In this time of uncertainty, as COVID-19 continues to spread and restrictions further distance people, one thing seems abundantly clear: A spiritual thirst is growing.

Enter Taizé prayer.

For more than 20 years, the Viatorian Community has welcomed the public to its Taizé Prayer service, traditionally held in the intimate setting of the Province Center chapel. Lit by only candles, the service enhances the experience to pray for peace and justice in the world, and especially for young people.

However, with restrictions in place, the popular service has not taken place since March. Now, Viatorians are adapting Taizé — by holding it outdoors.

“We haven’t gotten together in so long,” says Br. Michael Gosch, CSV, Assistant Provincial. “This will be an opportunity for people to pray with us, pray for each other — and pray for the needs of the world.”

The service will take place from 7:30-8:30 p.m. Wednesday, Sept. 9 behind the white house on the Province Center grounds. The Viatorian Province Center is located at 1212 E. Euclid Ave. in Arlington Heights.

“We will be setting up chairs the required six-feet apart and are asking everyone who comes to wear a mask as required,” says Associate Karen Cutler, who coordinates Taize for the community. “We will be sure to sanitize any and all things people may come into contact with, including the chairs and candles.”

Karen asks that those interested in coming, RSVP so that she may have enough chairs set up. She expects to cap registration at 40. Email her at:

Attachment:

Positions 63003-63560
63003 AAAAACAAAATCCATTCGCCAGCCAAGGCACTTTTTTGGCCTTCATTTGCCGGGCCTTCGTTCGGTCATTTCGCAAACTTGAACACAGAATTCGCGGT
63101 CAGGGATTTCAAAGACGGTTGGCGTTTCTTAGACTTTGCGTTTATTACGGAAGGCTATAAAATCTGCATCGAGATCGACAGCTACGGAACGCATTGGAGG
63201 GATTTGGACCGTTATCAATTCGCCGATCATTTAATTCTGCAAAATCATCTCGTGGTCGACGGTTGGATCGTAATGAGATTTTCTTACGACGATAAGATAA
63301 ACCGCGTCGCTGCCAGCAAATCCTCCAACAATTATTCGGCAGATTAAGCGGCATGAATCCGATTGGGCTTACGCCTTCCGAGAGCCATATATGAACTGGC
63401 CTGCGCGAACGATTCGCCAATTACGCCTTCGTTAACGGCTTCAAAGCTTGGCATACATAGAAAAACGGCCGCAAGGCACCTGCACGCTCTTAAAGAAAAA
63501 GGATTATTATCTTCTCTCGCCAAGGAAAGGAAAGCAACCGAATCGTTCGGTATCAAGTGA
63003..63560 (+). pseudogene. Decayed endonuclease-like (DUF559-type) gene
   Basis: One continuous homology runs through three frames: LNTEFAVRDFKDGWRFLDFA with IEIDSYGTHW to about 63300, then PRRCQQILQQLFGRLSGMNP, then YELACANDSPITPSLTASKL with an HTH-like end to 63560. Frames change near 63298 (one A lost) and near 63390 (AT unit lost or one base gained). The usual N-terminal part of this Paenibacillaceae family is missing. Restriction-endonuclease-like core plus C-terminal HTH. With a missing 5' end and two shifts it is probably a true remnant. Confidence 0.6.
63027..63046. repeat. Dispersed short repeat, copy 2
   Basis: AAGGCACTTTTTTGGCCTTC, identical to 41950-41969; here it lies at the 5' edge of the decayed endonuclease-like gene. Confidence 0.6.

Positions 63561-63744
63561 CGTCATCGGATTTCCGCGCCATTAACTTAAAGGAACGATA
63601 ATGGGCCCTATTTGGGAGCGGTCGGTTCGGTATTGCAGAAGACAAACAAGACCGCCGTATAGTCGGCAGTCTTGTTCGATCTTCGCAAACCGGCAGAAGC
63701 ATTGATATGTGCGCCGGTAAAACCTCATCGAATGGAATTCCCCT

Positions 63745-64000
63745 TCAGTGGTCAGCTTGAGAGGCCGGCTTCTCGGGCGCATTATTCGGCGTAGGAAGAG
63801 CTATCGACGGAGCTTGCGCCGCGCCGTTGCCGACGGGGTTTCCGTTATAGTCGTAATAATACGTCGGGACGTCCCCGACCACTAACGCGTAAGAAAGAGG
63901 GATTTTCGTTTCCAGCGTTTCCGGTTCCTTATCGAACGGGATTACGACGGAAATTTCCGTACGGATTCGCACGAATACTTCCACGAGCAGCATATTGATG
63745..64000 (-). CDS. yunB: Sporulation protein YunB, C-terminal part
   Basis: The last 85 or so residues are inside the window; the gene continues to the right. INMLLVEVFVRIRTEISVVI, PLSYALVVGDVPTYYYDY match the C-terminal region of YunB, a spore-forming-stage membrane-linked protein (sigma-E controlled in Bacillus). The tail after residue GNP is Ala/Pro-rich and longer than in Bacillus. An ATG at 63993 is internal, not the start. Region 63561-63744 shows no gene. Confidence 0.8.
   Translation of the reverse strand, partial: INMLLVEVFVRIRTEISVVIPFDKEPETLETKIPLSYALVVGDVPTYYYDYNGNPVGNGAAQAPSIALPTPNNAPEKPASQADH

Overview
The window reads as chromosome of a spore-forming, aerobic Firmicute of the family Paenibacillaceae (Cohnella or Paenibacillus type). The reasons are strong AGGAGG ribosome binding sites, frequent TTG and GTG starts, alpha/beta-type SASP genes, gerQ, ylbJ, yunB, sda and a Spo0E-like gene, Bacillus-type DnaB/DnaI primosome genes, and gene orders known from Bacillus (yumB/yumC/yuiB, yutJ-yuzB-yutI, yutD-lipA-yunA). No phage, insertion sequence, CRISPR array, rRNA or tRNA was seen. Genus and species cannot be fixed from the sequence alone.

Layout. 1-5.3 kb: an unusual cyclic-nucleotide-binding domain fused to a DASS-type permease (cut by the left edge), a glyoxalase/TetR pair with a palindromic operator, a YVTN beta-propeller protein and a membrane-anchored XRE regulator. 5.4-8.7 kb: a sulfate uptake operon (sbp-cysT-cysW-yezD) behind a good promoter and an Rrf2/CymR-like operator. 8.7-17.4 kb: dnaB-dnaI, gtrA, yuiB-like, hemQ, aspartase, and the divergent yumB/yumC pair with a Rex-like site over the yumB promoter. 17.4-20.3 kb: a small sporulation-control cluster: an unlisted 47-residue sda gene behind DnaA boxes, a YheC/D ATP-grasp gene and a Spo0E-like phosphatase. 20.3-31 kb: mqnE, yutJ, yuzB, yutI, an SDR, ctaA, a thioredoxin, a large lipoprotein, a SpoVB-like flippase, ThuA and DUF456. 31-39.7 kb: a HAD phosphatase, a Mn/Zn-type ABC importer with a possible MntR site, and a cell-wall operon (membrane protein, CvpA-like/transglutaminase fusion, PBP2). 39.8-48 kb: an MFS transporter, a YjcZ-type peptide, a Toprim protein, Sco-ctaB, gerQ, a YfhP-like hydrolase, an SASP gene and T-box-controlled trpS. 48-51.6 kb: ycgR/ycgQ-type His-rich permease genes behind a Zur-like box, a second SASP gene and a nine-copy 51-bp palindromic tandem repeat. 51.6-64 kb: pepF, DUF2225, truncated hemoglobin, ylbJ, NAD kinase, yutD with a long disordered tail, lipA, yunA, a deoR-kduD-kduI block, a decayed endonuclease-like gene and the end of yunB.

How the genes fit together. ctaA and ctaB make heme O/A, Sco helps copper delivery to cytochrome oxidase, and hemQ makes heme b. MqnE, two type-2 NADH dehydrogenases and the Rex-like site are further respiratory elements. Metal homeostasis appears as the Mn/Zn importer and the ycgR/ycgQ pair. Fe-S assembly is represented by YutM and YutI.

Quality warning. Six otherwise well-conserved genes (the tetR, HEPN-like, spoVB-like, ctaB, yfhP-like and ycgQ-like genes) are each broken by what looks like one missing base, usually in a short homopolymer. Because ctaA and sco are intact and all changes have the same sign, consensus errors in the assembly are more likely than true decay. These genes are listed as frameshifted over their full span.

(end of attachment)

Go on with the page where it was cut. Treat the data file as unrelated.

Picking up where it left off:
Young people at St. Viator in Las Vegas started a Taizé prayer service there after experiencing it at VYC.

The same liturgical musicians already have been lined up. They play a key role in helping the crowd to repeatedly sing each chant for several minutes — like a mantra. The repetition helps worshipers connect with God, while disconnecting them from life’s stress.

“Those that come, without exception, tell me they find a remarkable peace during the evening,” says Fr. Corey Brost, CSV, who first introduced the service to the Viatorian Community, back in 1999,

“It’s a wonderful way to connect with God,” he adds. “The music and the ritual seem to open people up so that they experience God’s love and peaceful presence.”

Taizé prayer originated with an ecumenical community of Christians in Taizé, France, who continue to gather daily to chant and meditate together. Its simple chants praise God and plea for God’s help.

Viatorians now offer Taizé prayer services at several of their parishes, including at Maternity BVM in Bourbonnais and at St. Viator Catholic Community in Las Vegas, as well as during its Viatorian Youth Congress, to expose young people to a different form of prayer.